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The connection between mind and body has been fascinating for everyone for a long. Tracing back to ancient Greek times,  Aristotle observed how emotions affect the body, whereas Hippocrates believed that mental illness was rooted in natural causes instead of supernatural ones, as was widely believed at that time.

In more recent decades, experts have made several correlations between personality traits, psychological conflicts, and somatic illness. Many findings in the scientific literature now confirm the links between emotional suppression and physical health. Even holistic medicine confirms this relationship, placing emotional health on par with physical health. Biochemistry further strengthens this connection by providing explanations of how emotions share biochemical links with the immune, endocrine, digestive, and nervous systems. Because of all these studies and research going on for hundreds of years, experts know the importance of effective emotional regulation and how it helps individuals operate and cope daily in modern life. So why is it that many turn wayward and adopt the destructive habit of emotional suppression, and what happens when you suppress your emotions?

Emotional Suppression

Emotions, also known as psychological states, are the natural responses to the environment and world that surrounds a person. There are different types of emotions, such as sadness, happiness, anger, contempt, surprise, disgust, and fear, and it is common constantly switch from one of these emotions to another as they go through the day. So far, scientific research has named 27 various varieties of reported emotional experiences. However, most people do not usually fully express every emotion they feel. Instead, they often change, down-regulate, or even fully suppress most of them.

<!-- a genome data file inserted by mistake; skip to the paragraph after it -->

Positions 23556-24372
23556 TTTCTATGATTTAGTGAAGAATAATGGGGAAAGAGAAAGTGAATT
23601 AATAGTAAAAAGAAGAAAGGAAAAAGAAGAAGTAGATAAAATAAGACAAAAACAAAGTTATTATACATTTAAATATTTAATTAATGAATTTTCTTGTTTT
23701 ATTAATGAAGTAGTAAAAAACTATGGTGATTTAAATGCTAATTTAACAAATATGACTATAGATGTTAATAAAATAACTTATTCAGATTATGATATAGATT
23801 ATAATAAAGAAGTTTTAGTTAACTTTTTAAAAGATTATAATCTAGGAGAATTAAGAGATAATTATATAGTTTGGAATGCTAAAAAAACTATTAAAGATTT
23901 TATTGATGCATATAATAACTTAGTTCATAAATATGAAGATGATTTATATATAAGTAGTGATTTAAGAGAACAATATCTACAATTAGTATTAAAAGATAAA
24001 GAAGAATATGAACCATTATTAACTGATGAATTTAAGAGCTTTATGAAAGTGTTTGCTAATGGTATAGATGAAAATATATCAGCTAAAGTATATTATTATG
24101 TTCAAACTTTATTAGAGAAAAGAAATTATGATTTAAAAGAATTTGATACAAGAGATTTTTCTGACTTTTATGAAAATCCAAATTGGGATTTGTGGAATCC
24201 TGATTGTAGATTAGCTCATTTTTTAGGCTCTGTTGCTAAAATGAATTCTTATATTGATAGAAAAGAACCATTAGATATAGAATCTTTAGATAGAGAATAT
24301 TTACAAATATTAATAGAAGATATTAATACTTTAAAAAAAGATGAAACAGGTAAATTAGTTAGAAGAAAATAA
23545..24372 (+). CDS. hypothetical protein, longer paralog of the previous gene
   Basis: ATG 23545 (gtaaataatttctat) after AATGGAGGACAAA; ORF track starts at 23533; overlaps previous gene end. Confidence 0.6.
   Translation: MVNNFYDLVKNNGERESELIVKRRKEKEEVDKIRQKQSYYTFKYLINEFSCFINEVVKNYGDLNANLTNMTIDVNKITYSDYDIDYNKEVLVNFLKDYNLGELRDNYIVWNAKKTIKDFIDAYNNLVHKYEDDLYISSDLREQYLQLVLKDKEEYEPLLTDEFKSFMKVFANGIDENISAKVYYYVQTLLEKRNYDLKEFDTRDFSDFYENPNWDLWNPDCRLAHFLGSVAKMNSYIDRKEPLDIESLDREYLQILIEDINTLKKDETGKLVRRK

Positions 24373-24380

Emotional suppression takes place when several uncomfortable feelings and thoughts are pushed out of the mind. Individuals tend to practice this type of suppression in many ways, such as using a distraction (like watching TV), overeating, self-numbing through alcohol or drug use, etc. A few channel their intense emotions into physical activity, such as running, boxing, or simply going to the gym. Focusing the mind on something else helps people forget what is going on inside it. However, many of these people fail to realize that emotional suppression is only a temporary mechanism of enjoying relief and is likely to come back with much worse side effects. While this strategy may make a person believe that they have thrown away certain emotions, the fact is those feelings will continue to exist.

Emotional suppression can have different manifestations in different people. However, some of its most common signs and symptoms likely to be noticed in most of them are described below:

Losing interest in activities and hobbies that were once fun

Many people who suppress their emotions of anger, fear, or sadness are unfortunately going through an undiagnosed depressive episode. Such people feel pressure to hide their true feelings like an appliance whose cord has been cut off. They lose all connections to the outlet and do not have enough energy to enjoy the activities that once used to make them happy.

Sleep-related issues

Sleep disturbances, such as frequent tossing and turning, insomnia, and restless dreams can easily be a sign of emotional suppression. This is when the brain is trying to know the details of the psychological problem that an individual is dealing it but the individual tries to force it to do so without providing any help.

Sleep is the best time for the brain to process and store memories. But in a person who is not coping with their emotions, the brain’s focus diverts to handling the emotions first, consequently making it hard for the victim to sleep.